12. A process according to claim 11 wherein said dispersion contains 50% to 70% by weight of water and 30% to 50% by weight of the coating composition wherein the coating composition contains 1% to 2.5% by weight, based on the coating composition, of a dispersant for said pigment.
13. A process according to claim 8 wherein said outer coating layer is applied to said extrudate as a liquid which is present at a temperature of 5° C. to 45° C. above the melting point of said alcohol.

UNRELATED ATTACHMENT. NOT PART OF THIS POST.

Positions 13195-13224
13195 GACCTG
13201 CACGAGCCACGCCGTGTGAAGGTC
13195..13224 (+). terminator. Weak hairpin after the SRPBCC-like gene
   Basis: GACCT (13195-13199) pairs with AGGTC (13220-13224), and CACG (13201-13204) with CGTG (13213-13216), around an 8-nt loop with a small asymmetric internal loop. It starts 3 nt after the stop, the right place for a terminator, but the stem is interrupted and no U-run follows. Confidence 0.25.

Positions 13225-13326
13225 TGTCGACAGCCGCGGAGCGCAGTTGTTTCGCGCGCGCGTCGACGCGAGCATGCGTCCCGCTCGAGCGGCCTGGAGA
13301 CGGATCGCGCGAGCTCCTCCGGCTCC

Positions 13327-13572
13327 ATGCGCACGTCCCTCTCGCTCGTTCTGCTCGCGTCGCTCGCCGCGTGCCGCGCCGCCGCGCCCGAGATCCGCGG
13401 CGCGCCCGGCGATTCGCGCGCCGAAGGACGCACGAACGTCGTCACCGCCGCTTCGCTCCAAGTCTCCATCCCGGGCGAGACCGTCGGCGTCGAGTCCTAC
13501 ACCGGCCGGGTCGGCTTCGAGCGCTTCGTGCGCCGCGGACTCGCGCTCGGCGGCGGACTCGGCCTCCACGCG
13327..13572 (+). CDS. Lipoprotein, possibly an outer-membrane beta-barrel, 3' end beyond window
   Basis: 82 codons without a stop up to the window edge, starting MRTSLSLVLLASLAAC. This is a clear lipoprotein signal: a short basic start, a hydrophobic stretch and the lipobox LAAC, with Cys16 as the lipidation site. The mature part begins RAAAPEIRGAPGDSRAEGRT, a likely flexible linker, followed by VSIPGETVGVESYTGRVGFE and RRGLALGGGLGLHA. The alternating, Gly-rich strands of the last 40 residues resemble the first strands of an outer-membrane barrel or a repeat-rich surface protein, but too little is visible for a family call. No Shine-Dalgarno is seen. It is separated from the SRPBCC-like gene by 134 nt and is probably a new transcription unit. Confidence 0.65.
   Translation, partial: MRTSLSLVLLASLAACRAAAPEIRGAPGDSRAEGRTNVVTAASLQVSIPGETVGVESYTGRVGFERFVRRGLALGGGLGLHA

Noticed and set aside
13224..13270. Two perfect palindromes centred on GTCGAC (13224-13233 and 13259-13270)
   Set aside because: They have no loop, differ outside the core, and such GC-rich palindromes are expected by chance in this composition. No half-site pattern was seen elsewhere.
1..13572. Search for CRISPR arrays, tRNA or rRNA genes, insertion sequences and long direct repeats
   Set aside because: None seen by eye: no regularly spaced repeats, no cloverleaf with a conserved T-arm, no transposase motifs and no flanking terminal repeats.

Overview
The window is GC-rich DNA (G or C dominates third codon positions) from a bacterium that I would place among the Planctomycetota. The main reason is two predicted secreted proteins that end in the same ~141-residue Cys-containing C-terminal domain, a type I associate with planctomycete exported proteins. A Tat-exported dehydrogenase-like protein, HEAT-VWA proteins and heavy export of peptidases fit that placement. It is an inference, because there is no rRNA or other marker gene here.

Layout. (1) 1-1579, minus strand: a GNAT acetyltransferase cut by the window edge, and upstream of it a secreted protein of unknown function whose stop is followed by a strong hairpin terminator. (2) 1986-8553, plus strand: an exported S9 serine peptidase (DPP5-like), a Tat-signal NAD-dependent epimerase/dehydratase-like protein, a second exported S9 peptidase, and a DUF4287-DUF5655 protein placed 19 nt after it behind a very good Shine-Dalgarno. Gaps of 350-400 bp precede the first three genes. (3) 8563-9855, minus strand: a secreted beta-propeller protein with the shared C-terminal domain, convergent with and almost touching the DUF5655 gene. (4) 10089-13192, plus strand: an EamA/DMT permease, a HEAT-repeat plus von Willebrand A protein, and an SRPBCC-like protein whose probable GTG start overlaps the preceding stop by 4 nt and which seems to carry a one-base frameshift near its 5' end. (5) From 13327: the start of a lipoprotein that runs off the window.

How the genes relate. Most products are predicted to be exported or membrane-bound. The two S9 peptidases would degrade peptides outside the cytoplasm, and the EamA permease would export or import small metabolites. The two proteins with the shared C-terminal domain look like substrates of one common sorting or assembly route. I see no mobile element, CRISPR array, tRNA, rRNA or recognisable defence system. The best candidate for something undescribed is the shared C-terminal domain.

14. A process according to claim 8 including spheronizing the extrudate and drying the extrudate to a water content of 4% to 10% by weight at a temperature of from 35° C. to 50° C.
15. A particulate detergent composition containing the enzyme granules of claim 1.
Description
BACKGROUND OF THE INVENTION

1. Field of the Invention

This invention relates to enzyme granules, to a process for their production and to their use in solid detergents and cleaning formulations.

2. Discussion of Related Art